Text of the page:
Longtime industry veteran and Symphony Senior Living CEO Lisa Brush has long had ambitions to grow a new senior living platform in the U.S. — but she is in no hurry, either.
In the third quarter of 2023, occupancy recovery for the Ontario-based senior living operator and its four communities still “is a little slow,” Brush told Senior Housing News. But she is balancing that slower occupancy growth with other bright spots in the company’s operations — notably that Symphony did not have to resort to using any agency labor since the pandemic began.
She is also trying to crack the code of middle-market memory care for potential deployment in the U.S. In Canada, the operator is able to charge monthly rates of about 6,000 Canadian dollars which works out to just over $4,400 at today’s exchange rates, “and we make money,” she said. Although Brush sees some differences that help keep senior living costs down in Canada, she also sees promise in concepts such as Illinois’ supportive living program.
In the meantime, Brush is on the hunt for potential deals that could present themselves to build a U.S.-based senior living platform, particularly in Florida under the company’s stateside Blue Lotus brand; or even just to consult with other companies and share her knowledge.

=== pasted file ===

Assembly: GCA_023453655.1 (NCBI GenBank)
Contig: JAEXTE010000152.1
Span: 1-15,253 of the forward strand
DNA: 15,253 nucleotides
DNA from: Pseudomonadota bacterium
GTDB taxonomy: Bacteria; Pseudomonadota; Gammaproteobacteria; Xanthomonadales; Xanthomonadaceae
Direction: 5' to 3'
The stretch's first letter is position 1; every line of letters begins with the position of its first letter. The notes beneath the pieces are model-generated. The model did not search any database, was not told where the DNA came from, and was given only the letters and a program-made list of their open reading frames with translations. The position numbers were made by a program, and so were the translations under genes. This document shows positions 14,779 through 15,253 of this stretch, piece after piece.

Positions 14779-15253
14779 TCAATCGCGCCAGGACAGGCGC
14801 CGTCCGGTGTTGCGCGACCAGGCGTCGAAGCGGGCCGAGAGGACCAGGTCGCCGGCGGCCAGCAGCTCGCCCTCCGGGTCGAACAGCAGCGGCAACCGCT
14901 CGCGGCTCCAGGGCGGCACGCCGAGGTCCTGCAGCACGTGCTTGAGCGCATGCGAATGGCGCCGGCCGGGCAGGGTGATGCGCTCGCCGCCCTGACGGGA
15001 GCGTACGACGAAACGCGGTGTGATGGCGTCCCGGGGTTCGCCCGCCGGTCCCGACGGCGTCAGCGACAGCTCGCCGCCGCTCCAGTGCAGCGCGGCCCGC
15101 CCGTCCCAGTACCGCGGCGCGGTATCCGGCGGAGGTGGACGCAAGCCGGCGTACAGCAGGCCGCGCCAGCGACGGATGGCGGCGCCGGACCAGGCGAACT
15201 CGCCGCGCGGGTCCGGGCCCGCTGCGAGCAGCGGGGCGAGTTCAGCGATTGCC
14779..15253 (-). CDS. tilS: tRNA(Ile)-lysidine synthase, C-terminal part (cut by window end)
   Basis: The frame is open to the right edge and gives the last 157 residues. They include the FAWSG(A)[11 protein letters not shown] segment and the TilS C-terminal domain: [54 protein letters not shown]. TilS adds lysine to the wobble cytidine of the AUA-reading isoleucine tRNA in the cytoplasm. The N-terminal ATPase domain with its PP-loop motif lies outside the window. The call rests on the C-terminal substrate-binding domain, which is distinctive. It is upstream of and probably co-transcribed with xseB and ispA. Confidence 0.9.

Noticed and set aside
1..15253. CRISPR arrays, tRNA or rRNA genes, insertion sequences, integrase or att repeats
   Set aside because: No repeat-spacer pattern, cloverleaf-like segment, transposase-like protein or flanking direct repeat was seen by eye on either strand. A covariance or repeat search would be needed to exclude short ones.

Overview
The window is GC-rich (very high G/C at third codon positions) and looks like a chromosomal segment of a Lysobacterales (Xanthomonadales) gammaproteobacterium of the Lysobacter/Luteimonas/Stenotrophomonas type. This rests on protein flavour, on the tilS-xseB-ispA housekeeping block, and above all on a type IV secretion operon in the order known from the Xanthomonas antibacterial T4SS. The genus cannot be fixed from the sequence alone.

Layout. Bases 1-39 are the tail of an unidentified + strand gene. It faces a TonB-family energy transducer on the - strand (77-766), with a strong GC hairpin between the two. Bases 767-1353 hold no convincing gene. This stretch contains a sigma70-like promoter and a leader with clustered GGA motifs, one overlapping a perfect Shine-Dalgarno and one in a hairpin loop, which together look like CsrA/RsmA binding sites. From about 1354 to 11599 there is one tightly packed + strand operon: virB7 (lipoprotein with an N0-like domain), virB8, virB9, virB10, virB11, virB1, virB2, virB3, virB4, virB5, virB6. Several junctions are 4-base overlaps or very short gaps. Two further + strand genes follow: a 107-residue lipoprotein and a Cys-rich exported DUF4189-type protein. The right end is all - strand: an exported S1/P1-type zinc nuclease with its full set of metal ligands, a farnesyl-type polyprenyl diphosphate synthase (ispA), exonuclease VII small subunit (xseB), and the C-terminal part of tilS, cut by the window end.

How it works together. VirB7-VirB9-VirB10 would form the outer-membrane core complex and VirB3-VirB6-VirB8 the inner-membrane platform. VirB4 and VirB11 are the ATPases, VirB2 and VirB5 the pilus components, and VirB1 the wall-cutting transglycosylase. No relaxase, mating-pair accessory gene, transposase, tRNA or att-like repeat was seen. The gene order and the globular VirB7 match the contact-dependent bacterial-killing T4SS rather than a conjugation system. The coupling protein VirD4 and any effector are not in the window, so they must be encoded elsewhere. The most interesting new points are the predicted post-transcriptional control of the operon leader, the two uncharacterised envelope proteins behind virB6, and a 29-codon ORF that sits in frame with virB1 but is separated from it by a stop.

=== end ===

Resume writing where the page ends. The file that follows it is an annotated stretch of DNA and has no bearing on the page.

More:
“We are cautiously opportunistic,” Brush said.
Staffing creativity, lowering costs
One of the brightest spots for Symphony since the start of the pandemic has been in staffing. As Brush noted, the operator did not have to lean on agency staffing for help. She credits the fact that the operator got more “creative” with staffing as the reason why.
Symphony’s executive directors — CEOs, as the company calls them — wear many hats. They are required to have certification to pass medications to residents if they are not a nurse already, and they are sometimes handling care duties throughout the community.
And they are accompanied by a community director that acts as a “right hand” for the community CEOs. Together, the two positions can fill many roles throughout the community and have helped undergird the company’s operations, Brush said.
Sometimes, the community leaders went to extreme measures to keep their communities running smoothly. For example, Brush shared an example of a community CEO who braved a snowstorm in their truck to help take an employee to work to fill their shift.
Symphony also has worked to instill flexibility in all of the company’s roles and promote people from within, where possible. That has resulted in some creative ways to fill gaps — for example, a Symphony building service manager staying to pull night shifts in the community or a care aide helping out in the community’s kitchen.
Although Brush said staffing discipline has helped keep the company’s costs from ballooning, Canada is somewhat of a different beast given its more robust public supports. Insurance premiums for operators are somewhat lower — though that is changing, Brush said — and a public health care system that is more cost-effective than in the U.S.